# Usage Documentation

Mostly, this documentation will be concentrating on the "persistent" version of enmap - the one where data is saved automatically.

If you don't want persistence, the only difference is how you initialize the enmap:

const Enmap = require("enmap");
const myEnmap = new Enmap();

// you can now use your enmap directly

# Persistent Enmaps

By default, Enmap saves only in memory and does not save anything to disk. To have persistent storage, you need to add some options. Enmaps with a "name" option will save, and there are additional options you can use to fine-tune the saving and loading features.

const Enmap = require("enmap");

// Normal enmap with default options
const myEnmap = new Enmap({name: "points"});

// non-cached, auto-fetch enmap: 
const otherEnmap = new Enmap({
  name: "settings",
  autoFetch: true,
  fetchAll: false

# Enmap Options

The following is a list of all options that are available in Enmap, when initializing it:

  • name: A name for the enmap. Defines the table name in SQLite (the name is "cleansed" before use).
    • If an enmap has a name, it is considered persistent and will require better-sqlite-pool to run.
    • If an enmap does not have a name, it is not persistent and any option related to database interaction is ignored (fetchAll, autoFetch, polling and pollingInterval).
  • fetchAll: Defaults to true, which means fetching all keys on load. Setting it to false means that no keys are fetched, so it loads faster and uses less memory.
  • autoFetch: Defaults to true. When enabled, will automatically fetch any key that's requested using get, getProp, etc. This is a "synchronous" operation, which means it doesn't need any of this promise or callback use.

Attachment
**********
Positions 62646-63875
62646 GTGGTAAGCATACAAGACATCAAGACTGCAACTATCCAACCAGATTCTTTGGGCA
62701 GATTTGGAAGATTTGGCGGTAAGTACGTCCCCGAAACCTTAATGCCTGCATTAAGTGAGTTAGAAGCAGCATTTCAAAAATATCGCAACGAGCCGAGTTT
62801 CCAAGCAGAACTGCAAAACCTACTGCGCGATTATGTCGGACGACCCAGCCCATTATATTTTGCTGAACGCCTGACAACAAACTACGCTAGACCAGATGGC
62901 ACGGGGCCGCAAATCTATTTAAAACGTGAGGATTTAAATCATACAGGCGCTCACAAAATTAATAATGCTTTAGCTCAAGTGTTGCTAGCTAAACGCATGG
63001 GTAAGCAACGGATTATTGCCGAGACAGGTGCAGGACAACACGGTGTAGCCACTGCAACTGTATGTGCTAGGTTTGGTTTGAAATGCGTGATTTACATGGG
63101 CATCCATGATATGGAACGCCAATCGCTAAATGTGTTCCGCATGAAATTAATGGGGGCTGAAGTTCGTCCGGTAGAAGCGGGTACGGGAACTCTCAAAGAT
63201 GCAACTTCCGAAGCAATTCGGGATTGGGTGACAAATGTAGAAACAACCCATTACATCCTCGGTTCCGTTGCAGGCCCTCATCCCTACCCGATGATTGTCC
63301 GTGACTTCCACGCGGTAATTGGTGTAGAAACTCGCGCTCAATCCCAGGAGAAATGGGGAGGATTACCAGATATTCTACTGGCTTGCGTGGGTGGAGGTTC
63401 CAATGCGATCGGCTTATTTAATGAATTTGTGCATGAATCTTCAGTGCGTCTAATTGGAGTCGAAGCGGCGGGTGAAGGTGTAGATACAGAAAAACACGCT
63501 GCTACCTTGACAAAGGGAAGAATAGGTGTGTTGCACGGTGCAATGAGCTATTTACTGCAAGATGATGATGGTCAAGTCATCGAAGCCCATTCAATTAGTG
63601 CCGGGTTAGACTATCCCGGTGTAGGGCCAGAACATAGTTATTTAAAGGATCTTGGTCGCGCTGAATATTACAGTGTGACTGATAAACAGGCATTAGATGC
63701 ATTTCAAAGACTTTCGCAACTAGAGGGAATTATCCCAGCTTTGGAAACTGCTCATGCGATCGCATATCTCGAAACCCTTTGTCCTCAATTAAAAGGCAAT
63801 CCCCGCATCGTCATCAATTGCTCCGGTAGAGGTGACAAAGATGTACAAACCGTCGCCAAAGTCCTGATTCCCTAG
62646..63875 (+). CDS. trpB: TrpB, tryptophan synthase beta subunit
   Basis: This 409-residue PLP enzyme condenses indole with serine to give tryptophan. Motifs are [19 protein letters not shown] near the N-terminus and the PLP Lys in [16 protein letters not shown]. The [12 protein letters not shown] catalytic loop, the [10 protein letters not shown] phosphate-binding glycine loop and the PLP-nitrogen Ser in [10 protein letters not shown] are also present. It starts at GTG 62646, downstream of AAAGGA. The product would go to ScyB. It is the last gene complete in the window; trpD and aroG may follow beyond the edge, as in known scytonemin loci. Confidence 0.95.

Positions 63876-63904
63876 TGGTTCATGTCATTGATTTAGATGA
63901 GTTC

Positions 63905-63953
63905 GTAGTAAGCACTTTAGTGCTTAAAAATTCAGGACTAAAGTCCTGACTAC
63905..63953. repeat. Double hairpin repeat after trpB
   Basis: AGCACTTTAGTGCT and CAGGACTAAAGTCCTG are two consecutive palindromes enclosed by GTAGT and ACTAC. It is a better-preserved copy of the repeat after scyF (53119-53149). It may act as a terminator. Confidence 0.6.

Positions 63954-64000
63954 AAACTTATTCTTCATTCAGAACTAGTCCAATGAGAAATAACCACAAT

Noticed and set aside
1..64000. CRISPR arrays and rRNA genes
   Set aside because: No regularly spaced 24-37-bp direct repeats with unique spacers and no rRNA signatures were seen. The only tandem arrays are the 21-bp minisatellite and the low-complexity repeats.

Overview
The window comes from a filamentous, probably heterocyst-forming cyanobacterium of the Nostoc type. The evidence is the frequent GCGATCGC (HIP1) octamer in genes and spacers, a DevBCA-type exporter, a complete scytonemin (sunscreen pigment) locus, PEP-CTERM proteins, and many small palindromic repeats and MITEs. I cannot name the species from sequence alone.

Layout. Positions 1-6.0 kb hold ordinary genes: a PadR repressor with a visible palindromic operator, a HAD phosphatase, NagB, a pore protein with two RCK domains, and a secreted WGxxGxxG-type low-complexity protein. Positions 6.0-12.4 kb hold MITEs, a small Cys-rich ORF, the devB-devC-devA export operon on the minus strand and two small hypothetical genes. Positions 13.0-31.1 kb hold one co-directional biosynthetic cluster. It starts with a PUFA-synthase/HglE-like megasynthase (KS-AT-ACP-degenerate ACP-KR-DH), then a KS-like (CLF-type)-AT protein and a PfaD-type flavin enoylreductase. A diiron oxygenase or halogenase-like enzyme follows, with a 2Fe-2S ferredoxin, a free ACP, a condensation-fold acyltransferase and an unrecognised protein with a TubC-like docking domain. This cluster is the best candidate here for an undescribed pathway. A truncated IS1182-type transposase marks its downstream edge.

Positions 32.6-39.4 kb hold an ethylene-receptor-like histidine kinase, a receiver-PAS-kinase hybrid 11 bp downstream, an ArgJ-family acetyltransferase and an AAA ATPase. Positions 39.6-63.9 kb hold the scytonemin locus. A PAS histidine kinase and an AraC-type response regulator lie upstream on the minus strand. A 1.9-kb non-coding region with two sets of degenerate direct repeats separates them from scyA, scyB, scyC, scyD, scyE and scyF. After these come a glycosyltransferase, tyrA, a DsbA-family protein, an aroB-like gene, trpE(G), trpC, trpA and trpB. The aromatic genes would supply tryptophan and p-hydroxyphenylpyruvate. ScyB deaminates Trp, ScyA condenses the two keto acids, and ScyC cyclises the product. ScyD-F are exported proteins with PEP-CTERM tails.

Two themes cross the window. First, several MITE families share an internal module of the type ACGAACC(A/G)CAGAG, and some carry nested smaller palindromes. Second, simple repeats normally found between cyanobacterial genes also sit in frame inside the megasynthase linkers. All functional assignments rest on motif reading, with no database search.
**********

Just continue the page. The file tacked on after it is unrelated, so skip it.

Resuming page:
• dataDir: Defaults to ./data. Determines where the sqlite files will be stored. Can be relative (to your project root) or absolute on the disk. Windows users , remember to escape your backslashes!
  • cloneLevel: Defaults to deep. Determines how objects and arrays are treated when inserting and retrieving from the database.
    • none: Data is inserted by reference, meaning if you change it in the Enmap it changes outside, and vice versa. This should only be used in non-persistent enmaps if you know what you're doing!.
    • shallow: Any object or array will be inserted as a shallow copy, meaning the first level is copied but sub-elements are inserted as references. This emulates Enmap 3's behavior, but is not recommended unless you know what you're doing.
    • deep: Any object or array will be inserted and retrieved as a deep copy, meaning it is a completely different object. Since there is no chance of ever creating side-effects from modifying object, This is the recommended, and default, setting.
  • polling: defaults to false. Determines whether Enmap will attempt to retrieve changes from the database on a regular interval. This means that if another Enmap in another process modifies a value, this change will be reflected in ALL enmaps using the polling feature.
  • pollingInterval: defaults to 1000, polling every second. Delay in milliseconds to poll new data from the database. The shorter the interval, the more CPU is used, so it's best not to lower this. Polling takes about 350-500ms if no data is found, and time will grow with more changes fetched. In my tests, 15 rows took a little more than 1 second, every second.